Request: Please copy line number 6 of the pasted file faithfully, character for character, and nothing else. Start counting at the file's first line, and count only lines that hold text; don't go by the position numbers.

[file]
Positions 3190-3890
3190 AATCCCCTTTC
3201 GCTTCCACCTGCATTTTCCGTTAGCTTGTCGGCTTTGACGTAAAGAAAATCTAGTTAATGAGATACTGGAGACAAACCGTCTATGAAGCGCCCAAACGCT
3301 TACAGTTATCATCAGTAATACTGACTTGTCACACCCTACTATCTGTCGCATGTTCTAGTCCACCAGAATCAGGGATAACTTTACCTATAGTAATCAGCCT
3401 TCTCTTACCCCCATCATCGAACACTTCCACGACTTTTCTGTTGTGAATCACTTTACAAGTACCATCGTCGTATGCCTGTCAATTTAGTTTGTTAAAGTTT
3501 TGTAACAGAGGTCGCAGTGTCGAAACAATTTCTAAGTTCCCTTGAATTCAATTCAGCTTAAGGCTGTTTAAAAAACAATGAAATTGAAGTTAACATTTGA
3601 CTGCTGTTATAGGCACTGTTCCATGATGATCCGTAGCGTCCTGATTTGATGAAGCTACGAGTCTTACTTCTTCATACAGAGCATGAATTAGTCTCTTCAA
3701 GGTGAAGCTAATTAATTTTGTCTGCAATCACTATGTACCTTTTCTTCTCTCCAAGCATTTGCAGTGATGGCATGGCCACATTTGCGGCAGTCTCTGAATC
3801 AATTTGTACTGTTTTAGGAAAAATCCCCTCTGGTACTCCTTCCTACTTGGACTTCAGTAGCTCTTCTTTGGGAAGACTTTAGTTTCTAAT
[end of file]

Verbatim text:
3501 TGTAACAGAGGTCGCAGTGTCGAAACAATTTCTAAGTTCCCTTGAATTCAATTCAGCTTAAGGCTGTTTAAAAAACAATGAAATTGAAGTTAACATTTGA